Swans Commentary » swans.com December 1, 2008  



Quantum Of Solace


by Charles Marowitz


Film Review



(Swans - December 1, 2008)   Watching Quantum of Solace, the latest and most obstreperous of all the James Bond oeuvre, feels a little bit like being serially mugged by a relentless psychopath whose favorite "high" is swallowing lit firecrackers. Daniel Craig, the present holder of the license to kill, spends most of the film either chasing evasive villains who, no matter how hard they are pounced upon, never succumb to the punishment of 007's physical abuse. When he is not giving chase, he is himself eluding capture by blowing up vehicles, maniacally maneuvering motorboats or speeding lethally through traffic jams that inevitably disintegrate under the force of his superior velocity.

There is a slither of plot about a villainous attempt to take over the water supply from a Latin American republic that has been targeted by international exploiters and a sub-plot that loosely concerns Bond's attempt to get over the loss of a beloved sweetheart from his previous adventure in "Casino Royale." But it is a waste of both our time to delineate any further as the film is about as plausible as Bond's own recovery from lethal gunfire or maniacal escapes from blown-up airplanes whose parachutes open miraculously ten or twelve feet from terra firma.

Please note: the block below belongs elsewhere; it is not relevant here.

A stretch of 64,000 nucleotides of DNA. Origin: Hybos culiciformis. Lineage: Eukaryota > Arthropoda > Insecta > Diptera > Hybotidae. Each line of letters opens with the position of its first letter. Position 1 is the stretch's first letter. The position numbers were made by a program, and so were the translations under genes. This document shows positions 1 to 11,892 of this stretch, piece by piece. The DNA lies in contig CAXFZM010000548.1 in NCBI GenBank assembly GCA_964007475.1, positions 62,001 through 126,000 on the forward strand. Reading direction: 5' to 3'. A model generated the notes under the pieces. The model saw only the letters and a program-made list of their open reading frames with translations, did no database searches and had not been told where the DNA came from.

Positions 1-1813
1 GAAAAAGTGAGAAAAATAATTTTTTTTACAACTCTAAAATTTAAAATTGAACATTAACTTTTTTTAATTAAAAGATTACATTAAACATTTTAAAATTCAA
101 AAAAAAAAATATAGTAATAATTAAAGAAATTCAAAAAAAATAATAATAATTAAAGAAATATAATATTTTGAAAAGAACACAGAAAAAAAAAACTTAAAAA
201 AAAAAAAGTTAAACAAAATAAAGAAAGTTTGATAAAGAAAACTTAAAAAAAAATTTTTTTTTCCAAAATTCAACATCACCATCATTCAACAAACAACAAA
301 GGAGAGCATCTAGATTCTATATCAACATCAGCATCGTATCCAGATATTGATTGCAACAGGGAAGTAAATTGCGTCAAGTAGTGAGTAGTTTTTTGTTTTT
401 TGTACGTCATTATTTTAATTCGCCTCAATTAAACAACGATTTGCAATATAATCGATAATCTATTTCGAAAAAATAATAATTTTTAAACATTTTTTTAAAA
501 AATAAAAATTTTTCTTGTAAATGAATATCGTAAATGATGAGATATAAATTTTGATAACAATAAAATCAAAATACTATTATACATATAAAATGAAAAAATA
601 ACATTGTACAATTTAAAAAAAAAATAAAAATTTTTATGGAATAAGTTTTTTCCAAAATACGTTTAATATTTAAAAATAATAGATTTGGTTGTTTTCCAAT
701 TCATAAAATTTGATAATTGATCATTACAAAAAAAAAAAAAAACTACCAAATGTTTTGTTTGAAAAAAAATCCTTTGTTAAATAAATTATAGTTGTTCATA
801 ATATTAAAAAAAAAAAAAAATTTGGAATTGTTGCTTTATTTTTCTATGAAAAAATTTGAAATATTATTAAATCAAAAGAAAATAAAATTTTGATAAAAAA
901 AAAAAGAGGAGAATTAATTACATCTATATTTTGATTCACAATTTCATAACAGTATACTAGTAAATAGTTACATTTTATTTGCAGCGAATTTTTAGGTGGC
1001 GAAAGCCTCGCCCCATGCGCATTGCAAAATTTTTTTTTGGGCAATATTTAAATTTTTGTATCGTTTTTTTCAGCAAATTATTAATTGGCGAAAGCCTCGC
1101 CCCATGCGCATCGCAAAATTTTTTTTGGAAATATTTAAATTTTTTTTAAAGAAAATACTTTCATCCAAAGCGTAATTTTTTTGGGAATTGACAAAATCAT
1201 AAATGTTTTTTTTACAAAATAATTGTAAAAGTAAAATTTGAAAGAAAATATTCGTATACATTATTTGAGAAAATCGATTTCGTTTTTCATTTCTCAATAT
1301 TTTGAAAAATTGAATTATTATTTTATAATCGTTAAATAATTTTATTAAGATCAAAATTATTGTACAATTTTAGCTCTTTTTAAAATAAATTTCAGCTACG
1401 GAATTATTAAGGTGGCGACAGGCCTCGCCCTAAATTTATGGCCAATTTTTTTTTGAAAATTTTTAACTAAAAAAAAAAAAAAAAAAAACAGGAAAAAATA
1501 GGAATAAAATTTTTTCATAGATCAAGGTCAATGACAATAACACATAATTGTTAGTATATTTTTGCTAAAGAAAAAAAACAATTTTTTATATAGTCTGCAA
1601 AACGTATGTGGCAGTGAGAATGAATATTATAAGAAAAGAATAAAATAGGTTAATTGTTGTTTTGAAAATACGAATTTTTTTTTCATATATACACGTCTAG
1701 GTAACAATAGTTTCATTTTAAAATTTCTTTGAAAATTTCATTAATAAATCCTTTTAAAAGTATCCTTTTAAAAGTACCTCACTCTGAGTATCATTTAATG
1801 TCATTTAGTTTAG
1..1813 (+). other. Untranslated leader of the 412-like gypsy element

In short, we are not really watching a story unfold, characters develop, or themes being dramatically illustrated, but simply the film hero's obsession with struggles and escapes from vehicular slaughter. Indeed, the only real development that takes place is that each blow-up is cleverly arranged to be nuttier and more extreme than the last. Like a pack of cards made up only of royal flushes and no numbers.

To appreciate to what depths the franchise has sunk, one has to recall the rather tasteful Bond films that were enlivened by their original protagonist, Sean Connery, who always seemed to imply that these were cinematic pastiches drawn from Ian Fleming's fecund imagination and not intended to be taken seriously. Indeed, so firmly was the "tongue in cheek" that we could almost catch Connery winking at us, as if to say: "Of course, it's all bullshit -- but that's what movies are all about, isn't it?" Connery always suggested that he, like us, was in on the joke and that accounted for a lot of the dry, satirical humor; total and jolly belief in the unbelievable. The early Bond also had a much more discriminating taste in women (Ursula Andress, Martine Beswick, Claudine Auger) and those earlier films had what you could legitimately call "a throughline" -- something that led from one place to another. Solace is too busy blowing things up and trying to rattle our sensibilities to concern itself with a forward thrust of narrative and consequently, we care nothing about the reasons behind the chases and escapes and watch them as arbitrary bits of digitalized action and super-duper special effects. A kind of mobile series of lantern slides that whisk by so quickly, one is taken up only with the speed of their projection.

Daniel Craig, Bond the Sixth, broods, simmers, tries to contain repressed emotions, occasionally allows one to spurt out, vaguely suggests there is some kind of repressed vengeance motivating his cockier exploits but lacks anything that resembles charisma. He is muscular and well-built and opportunities often arise to allow him to show off his bulging biceps, but would he had more colors in his palate than grey and red.